The house itself is highly art deco, but with the FLW twist. Long, low ceilings, which I dreaded given the resemblance of the exterior to an Egyptian or Mayan tomb, wound up being kind of interesting and not prevalent throughout. The least covered side is the western view. The spiky designs around the edge of the mansard-ish roofline are art-deco stylized hollyhocks. The water feature, which also goes in to the fireplace area, is not currently holding water.
Hollyhock western facade looks egyptian

On the north side, the Japanese garden next to the entrance "arbor" which is through the "pierced screens" (wooden slat trellis dividers) on the right. There are some really fabulous stained glass windows on this dining room. The balance of viewing window to stained glass and arrangement of design really worked for me; minimalist enough to be functional and not overwhelm when used in repetition, decorative enough to add interest, well designed and well placed enough to really work in the space. And I'm a sucker for clerestory windows.

Hollyhock zen garden, stained glass windows to dining room, and edge of entrance arbor

The backside of the house had a playroom with more of the great windows. Due to scaffolding and muddy lawns, this was the best angle I could get. The website probably has better. But I could get used to having these windows around.

wide, long Hollyhock stained glass playroom windows

Inside, the somewhat odd docent explained that FLW kept the ceilings low where he wanted people to move, and heightened them where people should settle. That did work in the few rooms we saw in the house. The built in storage was excellent and well integrated (he didn't want folks buying an ugly catalog hutch to put in his house, apparently). The ceiling in the living room is a marvel. There's uplighting all around, and it's not just a vault or arch, but a multi-angled, multi-surfaced affair which just suited the space quite well. (Insulation might suit the house well too, but one must suffer for art.) The funky moat around the fireplace was drained, but they'd had the furniture re-created. I was struck by how there were about 6 desks built into the sofas, probably for artists to spend time creating there.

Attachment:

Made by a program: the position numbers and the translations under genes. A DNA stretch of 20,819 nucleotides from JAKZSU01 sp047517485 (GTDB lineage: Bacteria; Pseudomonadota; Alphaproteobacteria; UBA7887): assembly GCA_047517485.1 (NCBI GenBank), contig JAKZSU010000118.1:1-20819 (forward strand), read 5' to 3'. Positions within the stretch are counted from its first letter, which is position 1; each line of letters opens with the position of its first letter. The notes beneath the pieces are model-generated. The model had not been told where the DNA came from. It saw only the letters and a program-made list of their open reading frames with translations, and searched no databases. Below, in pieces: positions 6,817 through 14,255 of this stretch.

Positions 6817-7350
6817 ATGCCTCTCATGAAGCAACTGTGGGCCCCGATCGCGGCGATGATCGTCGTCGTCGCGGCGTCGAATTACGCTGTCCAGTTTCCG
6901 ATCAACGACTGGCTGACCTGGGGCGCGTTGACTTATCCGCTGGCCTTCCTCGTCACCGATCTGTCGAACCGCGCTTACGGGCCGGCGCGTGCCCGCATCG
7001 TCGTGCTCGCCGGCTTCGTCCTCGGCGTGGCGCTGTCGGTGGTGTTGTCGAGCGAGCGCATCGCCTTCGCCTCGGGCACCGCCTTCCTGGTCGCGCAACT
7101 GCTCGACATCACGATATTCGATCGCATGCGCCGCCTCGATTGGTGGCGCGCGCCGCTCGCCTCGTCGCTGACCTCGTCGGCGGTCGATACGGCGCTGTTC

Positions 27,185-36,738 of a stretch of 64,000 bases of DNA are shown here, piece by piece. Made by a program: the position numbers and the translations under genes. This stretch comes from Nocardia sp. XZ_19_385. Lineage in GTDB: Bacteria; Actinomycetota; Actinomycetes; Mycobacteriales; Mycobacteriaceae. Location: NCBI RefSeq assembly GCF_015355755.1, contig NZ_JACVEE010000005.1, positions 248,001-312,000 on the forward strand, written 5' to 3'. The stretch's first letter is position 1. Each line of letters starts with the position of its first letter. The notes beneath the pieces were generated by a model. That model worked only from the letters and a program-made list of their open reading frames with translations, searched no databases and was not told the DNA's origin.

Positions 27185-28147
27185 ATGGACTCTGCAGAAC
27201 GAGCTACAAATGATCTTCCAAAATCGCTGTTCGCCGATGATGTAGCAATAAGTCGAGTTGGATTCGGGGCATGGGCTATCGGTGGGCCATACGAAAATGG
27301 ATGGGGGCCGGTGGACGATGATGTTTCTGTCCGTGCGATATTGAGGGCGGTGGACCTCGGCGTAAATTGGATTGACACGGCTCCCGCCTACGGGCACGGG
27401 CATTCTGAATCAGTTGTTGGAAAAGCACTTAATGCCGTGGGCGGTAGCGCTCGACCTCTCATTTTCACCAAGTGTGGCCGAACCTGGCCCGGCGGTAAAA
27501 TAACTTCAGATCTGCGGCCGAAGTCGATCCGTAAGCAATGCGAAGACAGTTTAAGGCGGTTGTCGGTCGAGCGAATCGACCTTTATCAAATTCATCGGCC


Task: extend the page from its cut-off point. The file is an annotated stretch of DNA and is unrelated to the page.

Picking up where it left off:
I'm grateful for finding something about Frank Lloyd Wright's designs that worked for me. There was some true genius in that design, even if there were places I would have bonked my head. And true to the original intent, the city has erected buildings for art, theater, and dance at the top of the cliffs of insanity stairs.

All in all, it was a really good day. I saw friends, I saw art, I had a burger from Umami burger that was funky and ordered without eliminations or substitutions of ingredients (one of my rarer small joys). I was able to stop in and see another friend on the way back and swap the book I read for the next in the series (Kushiel's Dart --> Kushiel's Chosen by Jacqueline Carey). I stopped at the grocery on the way back to pick up noodles to pair with a stew I made last night, and found some standard items on sale, so I saved about 40% on my standard pantry/stock items and even remembered my noodles.

Today was a good day.